Reflecting on Digital Literature

My reviews for this assignment can be found in this blog post and on Goodreads.

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In The shallows: What the Internet is doing to our brains, Nicholas Carr writes “For some people, the very idea of reading a book has come to seem old-fashioned”. Digital literature is amongst us, everyday. The Internet is a ‘text-saturated world’ where reading on screens is fundamentally different from reading traditional, printed text (Cull, 2011). The what, when and how reading occurs has significantly changed and perceptions of what exactly a ‘book’ is, is beginning to adjust as well. A book being a tangible object with physical pages to turn is really only one of many options that we can consider to be a book (Hancox, 2013).
 
Reviewing three fundamentally different forms of digital literature for this assignment has significantly evidenced the fact that simply ‘avoiding’ digital literature isn’t possible. As educators it is imperative that we not only acknowledge this but develop, and in some cases transform our practice. This will ensure our students are provided with the best literature experiences, both print and digital, to enable them to achieve success as readers and writers in the digital age. Last semester I wrote about the importance of digital literacy not being viewed as an ‘add on’ by educators (Chase & Laufenberg, 2011), similarly it is my perception that the use of digital literature in the classroom should be seamlessly implemented. This means going beyond showing electronically augmented, linear narrative texts or ‘linear e-narratives’ (Unsworth, 2006) on Interactive Whiteboards and screens. This means providing students with a variety of good quality digital literature in multiple forms- digital literature that is described as enhanced and interactive eBooks (Itzkovitch, 2012) and hypertext and hypermedia narratives (Unsworth, 2006). If implemented effectively students will develop the skills of reading ‘digitally’ where reading goes beyond a static page (Hague & Payton, 2010) and understand both linear and non-sequential, dynamic texts (Bawden, 2008).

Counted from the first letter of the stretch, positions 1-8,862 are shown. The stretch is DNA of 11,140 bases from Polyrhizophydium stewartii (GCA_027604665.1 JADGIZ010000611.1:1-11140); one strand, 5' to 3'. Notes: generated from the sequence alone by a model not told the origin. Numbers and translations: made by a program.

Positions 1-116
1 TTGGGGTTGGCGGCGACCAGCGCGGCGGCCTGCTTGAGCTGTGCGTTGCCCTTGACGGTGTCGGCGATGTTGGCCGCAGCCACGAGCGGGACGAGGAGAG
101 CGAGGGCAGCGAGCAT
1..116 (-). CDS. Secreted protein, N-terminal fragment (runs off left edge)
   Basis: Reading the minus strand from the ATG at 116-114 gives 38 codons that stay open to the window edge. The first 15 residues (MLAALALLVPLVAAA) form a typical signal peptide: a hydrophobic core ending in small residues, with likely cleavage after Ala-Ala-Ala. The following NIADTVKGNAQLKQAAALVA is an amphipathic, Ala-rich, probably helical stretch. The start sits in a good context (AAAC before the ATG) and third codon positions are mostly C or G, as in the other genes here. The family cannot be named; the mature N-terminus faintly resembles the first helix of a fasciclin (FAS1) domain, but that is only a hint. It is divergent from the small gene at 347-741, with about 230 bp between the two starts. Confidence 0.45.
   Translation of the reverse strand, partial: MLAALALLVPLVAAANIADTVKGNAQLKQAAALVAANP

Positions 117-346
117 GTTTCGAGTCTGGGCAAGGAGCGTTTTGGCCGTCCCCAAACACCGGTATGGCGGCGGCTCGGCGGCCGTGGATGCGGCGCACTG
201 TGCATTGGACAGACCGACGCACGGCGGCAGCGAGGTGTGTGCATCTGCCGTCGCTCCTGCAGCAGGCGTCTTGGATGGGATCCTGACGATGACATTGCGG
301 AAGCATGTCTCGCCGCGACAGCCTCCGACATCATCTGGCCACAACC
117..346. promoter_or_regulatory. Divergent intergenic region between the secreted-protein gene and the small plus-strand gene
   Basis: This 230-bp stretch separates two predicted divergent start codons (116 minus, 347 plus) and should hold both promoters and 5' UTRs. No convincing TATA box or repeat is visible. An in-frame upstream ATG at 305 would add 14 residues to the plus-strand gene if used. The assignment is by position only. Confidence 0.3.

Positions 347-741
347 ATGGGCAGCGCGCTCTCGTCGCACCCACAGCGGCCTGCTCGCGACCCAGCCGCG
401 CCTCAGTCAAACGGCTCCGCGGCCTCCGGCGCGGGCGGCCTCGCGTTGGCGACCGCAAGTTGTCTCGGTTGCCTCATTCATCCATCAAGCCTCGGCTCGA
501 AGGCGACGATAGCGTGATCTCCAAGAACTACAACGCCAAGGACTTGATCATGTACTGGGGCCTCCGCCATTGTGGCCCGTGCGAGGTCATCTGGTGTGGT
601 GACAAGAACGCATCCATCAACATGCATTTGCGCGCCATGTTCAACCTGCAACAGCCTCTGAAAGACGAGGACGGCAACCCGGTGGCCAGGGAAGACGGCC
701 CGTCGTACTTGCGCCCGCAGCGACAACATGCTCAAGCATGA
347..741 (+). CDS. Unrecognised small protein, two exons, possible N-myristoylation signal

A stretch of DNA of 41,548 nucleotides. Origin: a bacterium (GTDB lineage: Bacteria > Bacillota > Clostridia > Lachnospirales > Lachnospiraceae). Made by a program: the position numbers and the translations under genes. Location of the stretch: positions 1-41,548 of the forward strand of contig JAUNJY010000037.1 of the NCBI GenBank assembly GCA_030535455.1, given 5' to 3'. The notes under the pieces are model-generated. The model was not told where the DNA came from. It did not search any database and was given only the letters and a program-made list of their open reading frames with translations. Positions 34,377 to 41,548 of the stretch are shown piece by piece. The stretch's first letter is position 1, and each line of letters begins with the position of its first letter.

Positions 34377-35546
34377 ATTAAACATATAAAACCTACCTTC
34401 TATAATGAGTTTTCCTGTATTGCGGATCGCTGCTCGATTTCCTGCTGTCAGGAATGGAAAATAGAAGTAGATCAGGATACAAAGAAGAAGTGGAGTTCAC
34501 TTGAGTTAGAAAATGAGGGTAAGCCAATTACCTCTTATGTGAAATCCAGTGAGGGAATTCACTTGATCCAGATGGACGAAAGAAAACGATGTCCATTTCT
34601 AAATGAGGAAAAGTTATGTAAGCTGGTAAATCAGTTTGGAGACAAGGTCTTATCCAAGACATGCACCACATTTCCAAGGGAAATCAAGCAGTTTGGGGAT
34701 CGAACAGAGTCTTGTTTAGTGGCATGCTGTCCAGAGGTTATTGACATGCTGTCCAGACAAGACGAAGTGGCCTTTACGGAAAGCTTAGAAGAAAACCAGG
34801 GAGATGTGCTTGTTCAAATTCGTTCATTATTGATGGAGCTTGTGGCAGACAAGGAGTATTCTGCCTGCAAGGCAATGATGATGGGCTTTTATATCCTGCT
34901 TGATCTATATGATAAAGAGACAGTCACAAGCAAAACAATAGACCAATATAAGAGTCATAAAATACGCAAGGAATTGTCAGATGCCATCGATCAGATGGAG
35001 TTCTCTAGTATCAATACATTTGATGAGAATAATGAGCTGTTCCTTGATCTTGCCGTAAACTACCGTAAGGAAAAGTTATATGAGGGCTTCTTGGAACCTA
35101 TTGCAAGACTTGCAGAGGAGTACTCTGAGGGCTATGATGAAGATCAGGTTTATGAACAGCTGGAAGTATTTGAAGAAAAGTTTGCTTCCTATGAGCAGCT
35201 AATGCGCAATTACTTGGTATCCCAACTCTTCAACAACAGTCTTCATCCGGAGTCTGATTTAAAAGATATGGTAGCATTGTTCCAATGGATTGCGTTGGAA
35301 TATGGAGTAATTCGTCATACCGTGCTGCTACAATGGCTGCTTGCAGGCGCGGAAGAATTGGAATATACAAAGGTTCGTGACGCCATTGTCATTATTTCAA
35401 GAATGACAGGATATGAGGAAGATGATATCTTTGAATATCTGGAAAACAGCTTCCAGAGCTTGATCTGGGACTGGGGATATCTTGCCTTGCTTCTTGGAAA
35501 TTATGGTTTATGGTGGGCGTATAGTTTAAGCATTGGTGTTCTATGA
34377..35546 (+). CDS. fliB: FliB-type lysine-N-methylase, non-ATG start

Digital literature most certainly has its place in modern educational environments. Today electronic books can do many things a print book cannot (Sadokierski, 2013), digital literature is able to provide both students and teachers with a variety of learning opportunities, creation formats and spaces for expression that were not previously available (Chase & Laufenberg, 2011). Being able to read a text together despite geographical bounds is one such opportunity evident in the ‘A Story Before Bed’ Google+ Hangout app, the swinging, panoramic-like camera in Sherlock- Interactive Adventure allows the reader to view the moving 3D images from different perspectives, adding context to the written word, is another. These features transcend the written word, offering versatility and accessibility that is impossible to print books (Sadokierski, 2013).
 
I am a digital reader. I love the convenience and digital affordances; clipping text, highlighting, in-built dictionaries, interactivity, portability, innate bookmarking. I personally am much more inclined to read something on a mobile device than I am a printed text. My love of social media and all things Twitter is what drew me to reviewing @TitanicRealTime, by far my most favourite piece of digital literature yet. I was mesmerised watching this Twitter stream live earlier this year and constantly found myself anticipating the next Tweets- or lines of the text. Listening to Andrew Fitzgerald in ‘Adventures in Twitter Fiction’ further sparked my interest in exploring what has come to be described as ‘Twitterature’.